Sister selection to Brewer’s Gold, Bullion was first bred in 1919 at Wye College, England and originates from a wild hop cutting sourced from Manitoba, Canada. It was officially released in 1938.


Bullion features many of the same brewing traits as its sibling with flavors of dark fruit and elements of spice arising from its use as a mid to late addition. Its bitterness is considered by some to be slightly coarse.

Though once popular in professional brewing circles, it, like it’s sister, has had it’s production capacity slashed in favor of super-alpha varieties with greater bittering potential and greatly increased storage stability. It features high alpha acids and an incredibly high yield but is susceptible to many, if not most, viruses.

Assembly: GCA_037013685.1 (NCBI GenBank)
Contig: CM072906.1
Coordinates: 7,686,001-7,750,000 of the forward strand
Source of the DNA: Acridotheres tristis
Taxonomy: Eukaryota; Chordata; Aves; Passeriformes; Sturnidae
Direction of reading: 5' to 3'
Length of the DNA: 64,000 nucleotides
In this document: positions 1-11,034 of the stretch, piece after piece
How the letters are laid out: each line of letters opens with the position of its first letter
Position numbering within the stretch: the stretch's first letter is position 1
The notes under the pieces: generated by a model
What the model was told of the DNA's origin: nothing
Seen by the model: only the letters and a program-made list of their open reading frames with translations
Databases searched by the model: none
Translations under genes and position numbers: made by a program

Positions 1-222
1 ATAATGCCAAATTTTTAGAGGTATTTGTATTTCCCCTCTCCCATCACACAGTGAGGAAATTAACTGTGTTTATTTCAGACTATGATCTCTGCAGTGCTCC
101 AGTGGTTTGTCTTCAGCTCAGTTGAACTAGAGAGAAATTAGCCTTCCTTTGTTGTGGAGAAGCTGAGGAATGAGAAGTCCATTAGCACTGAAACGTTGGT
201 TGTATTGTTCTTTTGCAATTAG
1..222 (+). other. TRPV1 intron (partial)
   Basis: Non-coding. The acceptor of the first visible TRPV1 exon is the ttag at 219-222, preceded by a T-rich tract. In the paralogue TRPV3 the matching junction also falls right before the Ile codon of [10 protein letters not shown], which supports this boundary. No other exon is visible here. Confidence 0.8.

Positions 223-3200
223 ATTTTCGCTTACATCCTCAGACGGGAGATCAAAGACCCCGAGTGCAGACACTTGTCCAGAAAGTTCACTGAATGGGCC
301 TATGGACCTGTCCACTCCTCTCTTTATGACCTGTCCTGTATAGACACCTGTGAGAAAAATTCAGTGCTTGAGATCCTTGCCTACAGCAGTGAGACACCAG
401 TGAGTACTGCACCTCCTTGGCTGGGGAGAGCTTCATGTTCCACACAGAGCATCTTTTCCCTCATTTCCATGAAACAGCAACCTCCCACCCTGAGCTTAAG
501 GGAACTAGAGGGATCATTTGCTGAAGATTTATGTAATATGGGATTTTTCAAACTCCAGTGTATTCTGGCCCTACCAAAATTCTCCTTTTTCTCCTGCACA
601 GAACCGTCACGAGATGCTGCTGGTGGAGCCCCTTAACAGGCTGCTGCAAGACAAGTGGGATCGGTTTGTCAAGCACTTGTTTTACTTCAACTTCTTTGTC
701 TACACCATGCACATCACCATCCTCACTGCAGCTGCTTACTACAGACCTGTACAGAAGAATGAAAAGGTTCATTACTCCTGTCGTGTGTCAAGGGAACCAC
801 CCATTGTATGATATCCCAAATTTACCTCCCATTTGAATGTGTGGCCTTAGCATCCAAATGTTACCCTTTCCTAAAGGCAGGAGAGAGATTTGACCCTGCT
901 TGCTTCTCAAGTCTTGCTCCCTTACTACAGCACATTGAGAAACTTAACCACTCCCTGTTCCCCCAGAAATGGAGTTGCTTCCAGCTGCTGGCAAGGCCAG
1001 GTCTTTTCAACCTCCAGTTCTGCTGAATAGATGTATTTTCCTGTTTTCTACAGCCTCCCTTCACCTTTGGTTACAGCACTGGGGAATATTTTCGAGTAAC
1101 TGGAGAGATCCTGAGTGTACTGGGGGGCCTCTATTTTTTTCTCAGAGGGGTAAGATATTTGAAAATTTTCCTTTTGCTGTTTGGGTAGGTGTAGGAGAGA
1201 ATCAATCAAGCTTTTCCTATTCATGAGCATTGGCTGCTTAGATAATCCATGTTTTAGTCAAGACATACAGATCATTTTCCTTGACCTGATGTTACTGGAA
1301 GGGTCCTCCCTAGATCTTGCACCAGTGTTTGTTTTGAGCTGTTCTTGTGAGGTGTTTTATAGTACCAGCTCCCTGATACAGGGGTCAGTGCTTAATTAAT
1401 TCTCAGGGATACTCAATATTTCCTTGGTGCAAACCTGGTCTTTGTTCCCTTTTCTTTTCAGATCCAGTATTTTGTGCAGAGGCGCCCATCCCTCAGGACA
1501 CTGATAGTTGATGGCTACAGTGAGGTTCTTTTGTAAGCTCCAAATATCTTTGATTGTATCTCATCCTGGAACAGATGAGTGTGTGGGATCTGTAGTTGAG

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Also Known As
Characteristics Elements of spice and dark fruits
Purpose Bittering
Alpha Acid Composition 6.7%-12.9%
Beta Acid Composition 3.7%-9.1%
Co-Humulone Composition 39%
Country UK
Cone Size Medium
Cone Density Compact
Seasonal Maturity Early
Yield Amount 2000-2400 kg/hectare (1780-2140 lbs/acre)
Growth Rate Very high
Resistant to Resistant to verticillium wilt, moderately resistant to downy mildew
Susceptible to Infected with most viruses
Storability Retains 40%-50% alpha acid after 6 months storage at 20ºC (68ºF)
Ease of Harvest Difficult
Total Oil Composition 1.14-2.70 mL/100g
Myrcene Oil Composition 45%-55%
Humulene Oil Composition 23%-30%
Caryophyllene Oil 9%-11%
Farnesene Oil None
Substitutes Columbus, Northern Brewer, Galena, Chinook, Brewer’s Gold
Style Guide Stout, Doppelbock, Barley Wine, Imperial Stout

Where to Buy Bullion Hops

As a listing requirement, all suppliers below ship nationally to their respective countries.

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